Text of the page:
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Domestic violence deaths on the rise in Spokane County and state despite new approaches to addressing issue

By Judith Spitzer Correspondent

Woman assaulted, her possessions burned; family speaks out about domestic violence”

“Woman reports her ex-boyfriend shot at her, rammed her car”

“Woman in Spokane Valley beaten and bloodied, found near a knife and pieces of her tongue”

“Bonner County woman arrested in boyfriend’s death

Those four headlines, all from the month of October, speak volumes about domestic violence in the Spokane community.

Last year nine people died because of domestic violence in Spokane County – eight homicides and one suicide, according to a report from the Washington State Coalition Against Domestic Violence. In 2014, there were four homicides and two suicides due to domestic violence in the county, and in 2013, two homicides and two suicides.

The numbers have been rising statewide, too. Last year there were 68 homicides and suicides attributed to domestic violence in Washington, up from 56 fatalities in 2014 and 39 fatalities in 2013.

Experts say over the past 30 years, there have been considerable changes in institutional policies, laws and procedures in responding to domestic violence. There’s also been measurable success in raising awareness of family violence.

Even so, “It is still one of leading causes of homicide in Washington state,” said Kelly Starr, managing director of the Washington State Coalition Against Domestic Violence. “There has been no significant drop in people killed in domestic violence fatalities.”

Starr added, “One of the reasons it is so heartbreaking is that it’s preventable.”

Regina Malveaux, CEO of the YWCA of Spokane, said domestic violence as a public concern affects more women than breast cancer, ovarian cancer and lung cancer combined.

In Spokane, the YWCA has begun emphasizing domestic violence “action” rather than “awareness.”

“Awareness doesn’t prevent domestic violence from happening,” Malveaux said. “In the past it’s been about protecting the victim, but in order to do that we need to stop the violence.”

Spokane has seen major changes in the way victims access services and how perpetrators go through the justice system, she added.

Protecting victims

The Family Justice Center at the YWCA, which opened in early 2015, has combined services so victims can get multiple kinds of help in one place. Victims can talk with advocates, meet with a prosecutor, receive information on shelters, and access counseling and job-readiness services there. There’s free childcare at the YWCA while victims are getting the help they need.

The Spokane Police Officers Domestic Violence Team, a group of officers and detectives who are trained in dealing with domestic violence, are located at the Justice Center as well.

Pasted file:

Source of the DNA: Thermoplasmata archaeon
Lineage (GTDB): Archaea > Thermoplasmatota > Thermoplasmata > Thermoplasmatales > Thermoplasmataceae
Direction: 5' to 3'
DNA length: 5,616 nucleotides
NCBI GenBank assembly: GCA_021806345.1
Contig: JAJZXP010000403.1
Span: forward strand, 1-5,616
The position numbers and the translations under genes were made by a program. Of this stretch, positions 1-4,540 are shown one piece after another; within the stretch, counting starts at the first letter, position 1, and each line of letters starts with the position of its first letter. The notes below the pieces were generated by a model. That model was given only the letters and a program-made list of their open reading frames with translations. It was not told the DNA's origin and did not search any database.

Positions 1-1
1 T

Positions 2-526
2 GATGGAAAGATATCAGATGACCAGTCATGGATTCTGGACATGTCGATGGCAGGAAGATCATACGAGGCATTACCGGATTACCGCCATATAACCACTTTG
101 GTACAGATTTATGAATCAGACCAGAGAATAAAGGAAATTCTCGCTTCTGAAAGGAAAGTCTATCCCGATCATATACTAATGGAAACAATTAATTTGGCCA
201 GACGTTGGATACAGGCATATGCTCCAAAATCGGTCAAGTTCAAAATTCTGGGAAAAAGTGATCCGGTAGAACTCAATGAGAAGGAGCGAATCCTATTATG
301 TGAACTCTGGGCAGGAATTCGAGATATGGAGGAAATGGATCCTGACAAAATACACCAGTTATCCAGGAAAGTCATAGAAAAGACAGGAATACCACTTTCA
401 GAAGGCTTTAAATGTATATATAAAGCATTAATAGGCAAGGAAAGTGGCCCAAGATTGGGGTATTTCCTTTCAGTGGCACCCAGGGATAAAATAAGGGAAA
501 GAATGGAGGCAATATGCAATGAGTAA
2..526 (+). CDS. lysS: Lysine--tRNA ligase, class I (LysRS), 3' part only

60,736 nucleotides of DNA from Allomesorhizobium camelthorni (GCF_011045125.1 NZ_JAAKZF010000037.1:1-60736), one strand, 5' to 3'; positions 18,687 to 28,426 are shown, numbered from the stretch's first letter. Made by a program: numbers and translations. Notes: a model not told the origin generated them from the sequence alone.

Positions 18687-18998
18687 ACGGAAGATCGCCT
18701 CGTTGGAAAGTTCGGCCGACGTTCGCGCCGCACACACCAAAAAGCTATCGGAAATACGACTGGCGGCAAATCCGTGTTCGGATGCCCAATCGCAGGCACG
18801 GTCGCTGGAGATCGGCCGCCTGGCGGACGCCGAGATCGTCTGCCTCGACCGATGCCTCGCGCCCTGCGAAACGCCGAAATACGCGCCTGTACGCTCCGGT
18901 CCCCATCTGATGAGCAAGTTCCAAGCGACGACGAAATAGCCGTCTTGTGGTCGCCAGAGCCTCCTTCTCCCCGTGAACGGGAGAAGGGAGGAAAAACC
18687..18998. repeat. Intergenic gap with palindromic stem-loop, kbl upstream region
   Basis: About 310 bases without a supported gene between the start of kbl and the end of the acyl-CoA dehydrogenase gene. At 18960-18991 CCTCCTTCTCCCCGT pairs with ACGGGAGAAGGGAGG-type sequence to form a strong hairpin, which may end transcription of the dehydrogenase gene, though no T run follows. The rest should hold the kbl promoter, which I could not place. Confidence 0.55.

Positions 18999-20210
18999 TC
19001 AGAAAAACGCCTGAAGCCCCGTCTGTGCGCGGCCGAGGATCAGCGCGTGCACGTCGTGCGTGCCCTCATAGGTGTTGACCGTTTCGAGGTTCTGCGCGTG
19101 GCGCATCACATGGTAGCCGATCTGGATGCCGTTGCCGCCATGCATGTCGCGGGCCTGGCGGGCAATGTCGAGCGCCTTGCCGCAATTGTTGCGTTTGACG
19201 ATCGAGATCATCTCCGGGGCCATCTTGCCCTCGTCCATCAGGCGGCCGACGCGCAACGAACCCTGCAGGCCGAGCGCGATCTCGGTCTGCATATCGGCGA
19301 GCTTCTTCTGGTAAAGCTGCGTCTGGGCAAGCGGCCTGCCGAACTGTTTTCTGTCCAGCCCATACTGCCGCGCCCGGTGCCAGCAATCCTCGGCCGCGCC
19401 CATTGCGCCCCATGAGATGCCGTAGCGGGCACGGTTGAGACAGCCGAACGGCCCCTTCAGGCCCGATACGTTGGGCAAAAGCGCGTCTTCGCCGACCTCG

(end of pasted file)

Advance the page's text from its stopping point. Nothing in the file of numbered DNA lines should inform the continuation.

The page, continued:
“We’ve made a lot of headway with the Family Justice Center,” Malveaux said. “Spokane police and prosecutors have been very responsive to our issues.”

One of the tools used by law enforcement in domestic violence prevention is a lethality assessment. When officers respond to a domestic violence situation, the screening tool asks 11 questions of victims: Have they been threatened with a weapon? Has the abuser threatened to kill the victim or her children? Does the abuser have access to guns?

Saying yes to three or more of the questions triggers a protocol in which the law enforcement officers immediately connect a victim with a YWCA advocate by phone to address safety planning, housing, or other needs.

“The job of the advocate and the police officer is to lovingly help (the victim) understand the level of risk in their particular situation,” Malveaux said.

It’s a more proactive than handing the victim a card with resources, she said.

Malveaux believes more people in Spokane County report incidents of domestic violence to law enforcement than happens elsewhere, which she said speaks to a healthy relationship between victim advocates and law enforcement in Spokane.

“We know there’s a lot of research that shows people don’t call the police because they don’t feel like there’s any follow-up, so they feel like it’s pointless,” she said. “But maybe women here in Spokane County feel differently compared to other places because we do show reported rates are higher here.”

Starr, of the Washington State Coalition Against Domestic Violence, contends the issues are complex and “different things work for some people and those same things don’t work for others.”

“We know there is no one system or agency that will resolve this,” she said. “We have to protect victims and hold abusers accountable and prevent violence … way before it’s a potential homicide or suicide.”

Starr said it’s clear that the presence of guns increases lethality. “Victims are five times more likely to be killed in that situation if there is a gun around,” she added.

Chris Henderson shot and killed his wife Sheena Henderson in 2014 at Deaconess Hospital, where she worked. Chris Henderson, who had been evaluated as a possible suicide threat, was released from custody by Spokane Valley police officers and retrieved his guns from the Spokane Police Department. He killed himself after shooting his wife.